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While the internet, social media, and the instant news cycle have changed modern politics, these tools aren’t as unique as one might think, according to political strategists and authors Jennifer Palmieri and Karl Rove.
“The abrupt introduction of the instantaneous exchange of news with the telegraph, the creation of daily newspapers with the invention of the steam-powered printing press—all were disruptive to politics,” says Rove, who will join Palmieri for a point-counterpoint discussion Wed., March 1, at the 2023 CUNA Governmental Affairs Conference (GAC) in Washington, D.C.
The session will cover the top issues driving U.S. politics today, a topic Palmieri and Rove are exceedingly familiar with.
Palmieri, a Democrat, was White House deputy press secretary for President Bill Clinton, White House communications director for President Barack Obama, and head of communications for Hillary Clinton’s presidential campaign. She’s also an author, a contributing editor to Vanity Fair, and a guest host on Showtime’s “The Circus: Inside the Greatest Political Show on Earth.”
Rove, a Republican, ran Rove + Co., a public affairs firm, before serving as President George W. Bush’s senior advisor and deputy chief of staff. He writes a weekly op-ed for The Wall Street Journal, appears frequently on Fox News, teaches at the University of Texas, and is now writing his third book.
The strategists have many stories from their time in the White House, including Rove almost “unilaterally upsetting the U.S.’ entire special relationship with Great Britain” because of a lost sock and Palmieri finding out, “When you're running late on a foreign trip, Air Force One does not wait for you.”
However, their political knowledge goes well beyond memories of diplomacy. Palmieri feels more connected than ever to the American people due to her role on “The Circus,” a docuseries in which the hosts travel the country to “pull back the curtain on American politics.”
“It's sort of a sad commentary, but I feel like I understand the country better having done this than when I worked on presidential campaigns,” she says. “It’s definitely an important time to be trying to understand the country.”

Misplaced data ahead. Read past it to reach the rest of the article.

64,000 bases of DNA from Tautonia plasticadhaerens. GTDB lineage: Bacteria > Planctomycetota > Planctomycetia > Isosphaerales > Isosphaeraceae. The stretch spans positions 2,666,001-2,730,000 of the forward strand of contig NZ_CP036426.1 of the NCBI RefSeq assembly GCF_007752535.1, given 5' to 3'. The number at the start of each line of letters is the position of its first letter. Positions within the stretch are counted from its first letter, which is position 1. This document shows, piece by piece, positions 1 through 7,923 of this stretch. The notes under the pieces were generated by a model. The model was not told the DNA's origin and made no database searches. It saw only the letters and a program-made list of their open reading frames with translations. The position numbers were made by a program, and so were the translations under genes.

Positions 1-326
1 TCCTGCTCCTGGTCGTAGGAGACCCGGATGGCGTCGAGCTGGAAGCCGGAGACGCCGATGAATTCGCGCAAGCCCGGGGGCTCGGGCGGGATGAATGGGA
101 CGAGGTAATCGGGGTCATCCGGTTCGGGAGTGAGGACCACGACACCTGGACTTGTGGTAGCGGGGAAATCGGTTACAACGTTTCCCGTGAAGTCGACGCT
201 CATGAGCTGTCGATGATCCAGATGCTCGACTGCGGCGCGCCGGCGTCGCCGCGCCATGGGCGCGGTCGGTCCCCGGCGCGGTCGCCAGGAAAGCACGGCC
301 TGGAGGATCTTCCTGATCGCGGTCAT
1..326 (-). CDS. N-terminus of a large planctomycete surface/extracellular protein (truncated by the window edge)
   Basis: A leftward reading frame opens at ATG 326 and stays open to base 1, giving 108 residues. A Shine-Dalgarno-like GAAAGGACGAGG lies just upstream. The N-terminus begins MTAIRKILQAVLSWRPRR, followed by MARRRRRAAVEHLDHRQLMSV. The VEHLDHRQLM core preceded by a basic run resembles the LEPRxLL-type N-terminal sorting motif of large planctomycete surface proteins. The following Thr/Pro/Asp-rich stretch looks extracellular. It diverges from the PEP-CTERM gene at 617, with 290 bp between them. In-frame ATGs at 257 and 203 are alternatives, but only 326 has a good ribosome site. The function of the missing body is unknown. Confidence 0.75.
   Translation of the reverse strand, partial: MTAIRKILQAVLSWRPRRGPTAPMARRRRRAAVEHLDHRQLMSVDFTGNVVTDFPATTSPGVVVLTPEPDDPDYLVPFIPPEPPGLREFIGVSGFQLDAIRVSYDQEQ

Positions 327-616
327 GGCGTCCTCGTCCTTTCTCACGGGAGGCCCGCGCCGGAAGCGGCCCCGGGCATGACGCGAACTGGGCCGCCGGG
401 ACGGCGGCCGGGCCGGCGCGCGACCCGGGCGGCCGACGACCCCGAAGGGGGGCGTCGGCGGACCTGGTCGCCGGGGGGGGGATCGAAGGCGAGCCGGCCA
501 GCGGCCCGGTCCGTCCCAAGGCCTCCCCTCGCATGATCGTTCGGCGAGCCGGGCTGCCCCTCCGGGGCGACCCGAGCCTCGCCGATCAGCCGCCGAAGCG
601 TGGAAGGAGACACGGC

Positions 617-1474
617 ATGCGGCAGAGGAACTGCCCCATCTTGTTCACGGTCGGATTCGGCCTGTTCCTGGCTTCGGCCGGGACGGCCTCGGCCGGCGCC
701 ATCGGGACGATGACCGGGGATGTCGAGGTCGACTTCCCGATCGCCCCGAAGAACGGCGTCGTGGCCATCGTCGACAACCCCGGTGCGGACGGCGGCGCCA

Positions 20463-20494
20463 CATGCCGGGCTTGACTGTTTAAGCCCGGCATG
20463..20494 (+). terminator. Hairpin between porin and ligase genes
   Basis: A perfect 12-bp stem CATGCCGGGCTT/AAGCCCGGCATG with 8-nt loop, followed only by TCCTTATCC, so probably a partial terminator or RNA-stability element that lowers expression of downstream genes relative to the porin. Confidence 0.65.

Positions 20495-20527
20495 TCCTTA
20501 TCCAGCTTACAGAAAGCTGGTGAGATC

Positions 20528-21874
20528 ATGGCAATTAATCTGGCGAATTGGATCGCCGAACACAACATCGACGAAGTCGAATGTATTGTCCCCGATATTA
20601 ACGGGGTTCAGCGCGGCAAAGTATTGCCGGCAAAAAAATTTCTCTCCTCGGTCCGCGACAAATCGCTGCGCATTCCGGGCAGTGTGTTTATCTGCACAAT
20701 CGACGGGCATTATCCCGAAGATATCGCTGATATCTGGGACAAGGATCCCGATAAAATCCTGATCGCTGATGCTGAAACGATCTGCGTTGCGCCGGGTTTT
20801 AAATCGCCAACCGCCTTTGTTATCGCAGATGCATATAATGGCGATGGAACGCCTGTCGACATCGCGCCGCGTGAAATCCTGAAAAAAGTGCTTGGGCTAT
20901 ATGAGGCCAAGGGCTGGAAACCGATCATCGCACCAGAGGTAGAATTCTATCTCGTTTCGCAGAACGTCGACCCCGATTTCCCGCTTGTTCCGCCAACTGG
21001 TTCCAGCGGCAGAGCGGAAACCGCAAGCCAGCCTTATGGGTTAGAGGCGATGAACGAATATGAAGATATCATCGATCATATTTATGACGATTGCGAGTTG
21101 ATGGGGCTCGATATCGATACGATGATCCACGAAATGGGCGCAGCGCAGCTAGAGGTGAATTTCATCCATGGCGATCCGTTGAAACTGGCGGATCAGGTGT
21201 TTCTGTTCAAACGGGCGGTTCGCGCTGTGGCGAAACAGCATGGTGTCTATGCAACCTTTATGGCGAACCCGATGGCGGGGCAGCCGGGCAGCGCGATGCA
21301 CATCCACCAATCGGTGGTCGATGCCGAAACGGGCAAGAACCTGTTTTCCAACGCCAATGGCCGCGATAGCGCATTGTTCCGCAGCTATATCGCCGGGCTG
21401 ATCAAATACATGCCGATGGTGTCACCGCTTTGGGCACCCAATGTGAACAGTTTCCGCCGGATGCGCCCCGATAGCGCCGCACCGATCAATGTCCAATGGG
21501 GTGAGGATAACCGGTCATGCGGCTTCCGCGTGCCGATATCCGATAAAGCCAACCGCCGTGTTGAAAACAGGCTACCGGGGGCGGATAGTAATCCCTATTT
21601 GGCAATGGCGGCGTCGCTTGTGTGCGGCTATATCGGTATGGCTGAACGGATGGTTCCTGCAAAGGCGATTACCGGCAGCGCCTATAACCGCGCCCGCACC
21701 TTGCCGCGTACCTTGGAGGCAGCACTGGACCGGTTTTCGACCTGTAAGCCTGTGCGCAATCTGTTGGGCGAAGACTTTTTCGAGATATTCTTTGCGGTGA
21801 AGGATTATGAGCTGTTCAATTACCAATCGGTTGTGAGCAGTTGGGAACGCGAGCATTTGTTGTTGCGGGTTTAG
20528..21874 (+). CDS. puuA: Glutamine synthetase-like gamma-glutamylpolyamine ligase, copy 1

Rove agrees, suggesting the U.S. is at a hinge point leading up to a 2024 presidential election that could have the same Republican and Democratic nominees as in 2020.
“People are saying, ‘is the best we can do the 82-year-old and the 78-year-old?’ It’s going to be a very interesting election. I think the outcome of the Republican side will depend on how big the field is by the end of 2023,” Rove says, adding that a larger field of Republican candidates will make it more likely that Donald Trump is nominated to run against incumbent Joe Biden, who Palmieri believes is unlikely to face a Democratic challenger.
While Palmieri and Rove are unsure if there will be many surprises leading up to 2024, some revelations came out of the 2022 midterms. Palmieri was relieved to see that most of the losing candidates conceded, showing that voters and candidates appreciate the “responsibility we all have in trying to maintain a democracy.”
Rove was surprised by the rebirth of ticket splitting across the U.S., suggesting that many Republican or Republican-leaning independents voted for Democrats or the “normal Republicans” instead of the more extreme Republican candidates.
That ticket-splitting mindset isn’t apparent on social media. The Twitter and Facebook posts that gain attention during election season often center around arguments between people who appear unwilling to change their minds or listen to others.
However, Rove doesn’t believe people are as angry and divisive as social media makes them seem.
“It just appears that way because we let social media influence us,” he says. “Those people are not representative of America at large. It’s not healthy for us to pay attention to everybody's little Twitter snap back. That's not how most Americans operate."
Palmieri suggests the fundamental dynamics of politics and human interaction are constant. However, she believes the internet has created information silos and online ecosystems.
“People not only have the wherewithal and ability to express an opinion on everything, they feel pressured to do so. That has amped up division in a way we haven't seen in 50 years, maybe even more,” Palmieri says, adding that it’s not the first time a new method of communication has led to division and distrust. “These things keep repeating themselves, and then we sort them out. I go around America enough to know that people are not what we see on social media.”
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